A new paper, published by Stanford University’s Center for Education Policy Analysis, explores the relationship between Black student enrollment and state-level hate crime rates. The research finds a moderate but consistent connection between increases in a state’s reported hate crimes and increases in Black students attending historically Black colleges and universities in that state.
The “genesis” of the idea for this study was “if students and families make decisions based on economic conditions – an example being a higher likelihood of enrollment during recessions – it is plausible that they are also making decisions about college enrollment based on sociopolitical climates, and particularly their experiences with racial climates where they live,” wrote Dr. Tolani Britton, assistant professor in the Graduate School of Education at the University of California Berkeley, in an email to Diverse.
“In some ways, the larger question is: how do students and families make decisions about the optimal learning environment in higher education?”
Notably, the research shows that a standard deviation increase in reports of state-level hate crimes predicts a 20% increase in Black first-time student enrollment at HBCUs, about 33 students.
The “most suggestive” finding was that, regardless of the type of hate crimes, as reported hate crimes “increased in a state, we found evidence that Black students were predicted to enroll at higher rates at HBCUs,” said co-author Dr. Dominique Baker, assistant professor of education policy at Southern Methodist University.
And in states that saw an increase in reported race-based or anti-Black hate crimes specifically, Black students’ enrollment fell at non-HBCUs. As a caveat, the report stresses that hate crimes are underreported, which limits the data.
“It’s critical to say we’re looking at all reports of hate crimes, not all hate crimes,” Baker said. “That means that people’s lives, people’s decisions, are going to be affected by things we don’t know about.”
Dr. Ravi K. Perry, chair of the political science department at Howard University, noted that HBCUs have historically been considered centers of “cultural safety” by Black students and their parents, so a correlation between reported state-level hate crimes and Black student enrollment at HBCUs seemed natural.
“Obviously, African American families are interested in ensuring that their students are first and foremost safe when they go to school,” he said.
He pointed to the “good problem” Howard University and other HBCUs are facing right now, seeking out the resources to sustain their enrollment increases from the “Trump-era influx” and in the aftermath of Black Lives Matter protests this summer.
Students are seeking a feeling of safety, but also “people are once again seemingly flocking to HBCUs to ensure that that level of protest energy that we all engaged in is actually taught and educated through the prism of the Black experience,” Perry said.
Baker and Britton’s study sought to take a quantitative approach to the narrative found anecdotally and in qualitative data – that racial incidents impact how Black first-time students make decisions about where to go to college and that HBCUs may offer a sense of security and belonging.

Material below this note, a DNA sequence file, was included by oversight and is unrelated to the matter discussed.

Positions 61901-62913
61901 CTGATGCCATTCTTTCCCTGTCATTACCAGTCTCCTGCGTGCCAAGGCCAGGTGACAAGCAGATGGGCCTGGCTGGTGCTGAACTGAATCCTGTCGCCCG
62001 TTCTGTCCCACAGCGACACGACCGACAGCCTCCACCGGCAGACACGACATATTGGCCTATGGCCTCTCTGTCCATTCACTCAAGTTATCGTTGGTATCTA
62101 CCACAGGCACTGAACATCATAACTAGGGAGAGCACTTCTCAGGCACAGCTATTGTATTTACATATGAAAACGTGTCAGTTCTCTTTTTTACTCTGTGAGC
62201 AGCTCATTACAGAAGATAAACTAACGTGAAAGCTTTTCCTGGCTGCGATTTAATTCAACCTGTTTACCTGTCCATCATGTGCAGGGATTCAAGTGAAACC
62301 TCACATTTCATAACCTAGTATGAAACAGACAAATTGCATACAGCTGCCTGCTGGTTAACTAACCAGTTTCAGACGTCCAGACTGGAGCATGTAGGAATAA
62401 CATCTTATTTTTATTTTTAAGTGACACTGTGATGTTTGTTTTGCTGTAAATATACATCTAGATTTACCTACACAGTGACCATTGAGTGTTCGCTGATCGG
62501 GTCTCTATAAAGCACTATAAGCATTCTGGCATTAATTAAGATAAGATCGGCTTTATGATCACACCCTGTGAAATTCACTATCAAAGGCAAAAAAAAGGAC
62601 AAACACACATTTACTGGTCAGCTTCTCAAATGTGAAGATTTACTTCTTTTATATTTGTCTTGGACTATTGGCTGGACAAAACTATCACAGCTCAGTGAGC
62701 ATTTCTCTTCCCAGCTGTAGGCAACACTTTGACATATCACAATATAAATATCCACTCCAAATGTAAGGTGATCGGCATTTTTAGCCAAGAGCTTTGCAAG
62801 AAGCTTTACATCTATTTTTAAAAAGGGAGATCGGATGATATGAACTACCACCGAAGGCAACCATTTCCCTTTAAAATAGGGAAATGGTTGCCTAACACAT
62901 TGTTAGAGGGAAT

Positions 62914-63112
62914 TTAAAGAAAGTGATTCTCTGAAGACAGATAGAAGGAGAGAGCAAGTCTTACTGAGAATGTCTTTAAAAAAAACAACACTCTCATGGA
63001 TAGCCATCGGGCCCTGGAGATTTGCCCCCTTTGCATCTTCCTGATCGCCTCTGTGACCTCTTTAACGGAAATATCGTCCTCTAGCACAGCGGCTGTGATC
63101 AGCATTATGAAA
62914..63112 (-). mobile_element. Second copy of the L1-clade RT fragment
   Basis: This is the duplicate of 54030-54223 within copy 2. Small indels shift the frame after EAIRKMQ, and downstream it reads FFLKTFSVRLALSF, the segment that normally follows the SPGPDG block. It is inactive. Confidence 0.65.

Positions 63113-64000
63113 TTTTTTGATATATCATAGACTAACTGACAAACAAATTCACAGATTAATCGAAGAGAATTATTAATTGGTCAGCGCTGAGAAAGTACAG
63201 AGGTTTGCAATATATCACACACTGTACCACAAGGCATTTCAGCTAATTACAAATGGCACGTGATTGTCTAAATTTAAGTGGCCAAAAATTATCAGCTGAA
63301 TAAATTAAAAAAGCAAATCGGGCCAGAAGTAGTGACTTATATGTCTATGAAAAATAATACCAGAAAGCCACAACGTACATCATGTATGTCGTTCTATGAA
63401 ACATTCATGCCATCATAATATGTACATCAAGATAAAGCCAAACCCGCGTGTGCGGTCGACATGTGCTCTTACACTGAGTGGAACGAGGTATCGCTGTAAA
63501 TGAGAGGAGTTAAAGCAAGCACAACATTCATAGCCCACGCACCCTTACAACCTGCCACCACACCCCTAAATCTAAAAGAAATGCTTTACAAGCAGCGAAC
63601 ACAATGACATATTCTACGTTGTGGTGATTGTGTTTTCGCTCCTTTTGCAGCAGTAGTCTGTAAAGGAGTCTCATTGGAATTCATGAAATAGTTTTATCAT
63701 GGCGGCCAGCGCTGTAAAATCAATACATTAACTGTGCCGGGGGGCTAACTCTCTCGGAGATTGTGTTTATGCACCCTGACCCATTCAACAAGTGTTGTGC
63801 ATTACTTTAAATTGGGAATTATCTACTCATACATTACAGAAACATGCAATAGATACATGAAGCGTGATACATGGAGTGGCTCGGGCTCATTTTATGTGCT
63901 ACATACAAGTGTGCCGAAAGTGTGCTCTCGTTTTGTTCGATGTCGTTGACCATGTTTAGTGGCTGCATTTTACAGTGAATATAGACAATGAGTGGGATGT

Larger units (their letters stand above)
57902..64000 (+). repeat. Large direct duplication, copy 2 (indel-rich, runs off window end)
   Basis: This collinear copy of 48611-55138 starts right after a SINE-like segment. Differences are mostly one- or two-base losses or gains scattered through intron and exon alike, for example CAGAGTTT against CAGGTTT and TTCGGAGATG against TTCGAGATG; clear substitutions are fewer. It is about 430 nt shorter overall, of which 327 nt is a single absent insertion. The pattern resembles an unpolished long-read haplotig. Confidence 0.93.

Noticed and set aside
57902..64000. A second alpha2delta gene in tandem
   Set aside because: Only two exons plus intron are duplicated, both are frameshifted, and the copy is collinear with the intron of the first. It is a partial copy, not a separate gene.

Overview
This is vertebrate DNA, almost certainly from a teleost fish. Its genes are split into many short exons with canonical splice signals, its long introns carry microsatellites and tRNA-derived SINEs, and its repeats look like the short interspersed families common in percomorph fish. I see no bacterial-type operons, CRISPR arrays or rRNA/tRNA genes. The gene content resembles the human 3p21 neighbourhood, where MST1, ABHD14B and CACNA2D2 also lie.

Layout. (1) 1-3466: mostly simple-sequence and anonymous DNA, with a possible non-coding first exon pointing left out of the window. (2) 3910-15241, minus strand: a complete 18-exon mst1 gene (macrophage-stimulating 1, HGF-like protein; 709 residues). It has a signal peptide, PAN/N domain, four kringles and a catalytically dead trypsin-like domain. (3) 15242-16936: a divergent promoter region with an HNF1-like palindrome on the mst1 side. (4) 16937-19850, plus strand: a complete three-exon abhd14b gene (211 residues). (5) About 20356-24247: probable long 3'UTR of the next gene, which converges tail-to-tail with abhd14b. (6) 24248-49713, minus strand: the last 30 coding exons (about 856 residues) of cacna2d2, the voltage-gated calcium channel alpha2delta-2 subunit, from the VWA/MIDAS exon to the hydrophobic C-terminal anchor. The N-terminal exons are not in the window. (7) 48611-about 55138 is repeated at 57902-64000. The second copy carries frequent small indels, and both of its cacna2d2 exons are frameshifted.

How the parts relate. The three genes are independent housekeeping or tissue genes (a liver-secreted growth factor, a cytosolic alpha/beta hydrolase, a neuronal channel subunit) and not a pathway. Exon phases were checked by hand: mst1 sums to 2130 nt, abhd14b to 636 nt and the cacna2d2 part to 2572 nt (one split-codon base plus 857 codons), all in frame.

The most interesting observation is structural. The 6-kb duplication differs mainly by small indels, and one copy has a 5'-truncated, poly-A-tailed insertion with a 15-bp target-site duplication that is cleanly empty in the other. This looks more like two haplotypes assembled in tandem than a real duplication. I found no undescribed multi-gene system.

“We try to explore whether patterns uncovered by the seminal work done in qualitative studies are apparent when looking both within and between states,” wrote Britton, in an email to Diverse. “Our study contributes to the conversation by demonstrating both that the increase in enrollment at HBCUs is happening more widely than might be thought, quantifying the size of the increase, and by exploring both the role of campus racial incidents as well as incidents with racial animus happening in society on college enrollment.”
While the increase in Black students enrolled in HBCUs – correlated with rising state-level hate crimes reported – was “modest,” Baker said she believes it holds an important message for higher education leaders.
“All that talk that institutions are providing about wanting to increase their share of Black students who enroll in their institutions … they have to be cognizant of the fact that students don’t choose to enroll in an institution in a vacuum,” she said.
As a former assistant dean of admissions, she found that enrollment conversations often revolve around test scores and admissions requirements, which are important, but climate questions get less attention.
Universities sometimes try taking measures like a “one-time welcome session for Black students,” when administrators should be saying, “we’re really concerned about this, so we want to think about whether or not Black students can feel mentally and physically safe on our campus, and if they aren’t, let’s think about ways structurally we can create that environment.”
Ultimately, “the way that we think about the world – the sort of larger, macro-political, macro-social climate – it matters in how students make their decision about where to go to college,” Baker said. “So, when institutions are trying to think about spaces where students can thrive, they have to be taking these things into consideration.”
Sara Weissman can be reached at firstname.lastname@example.org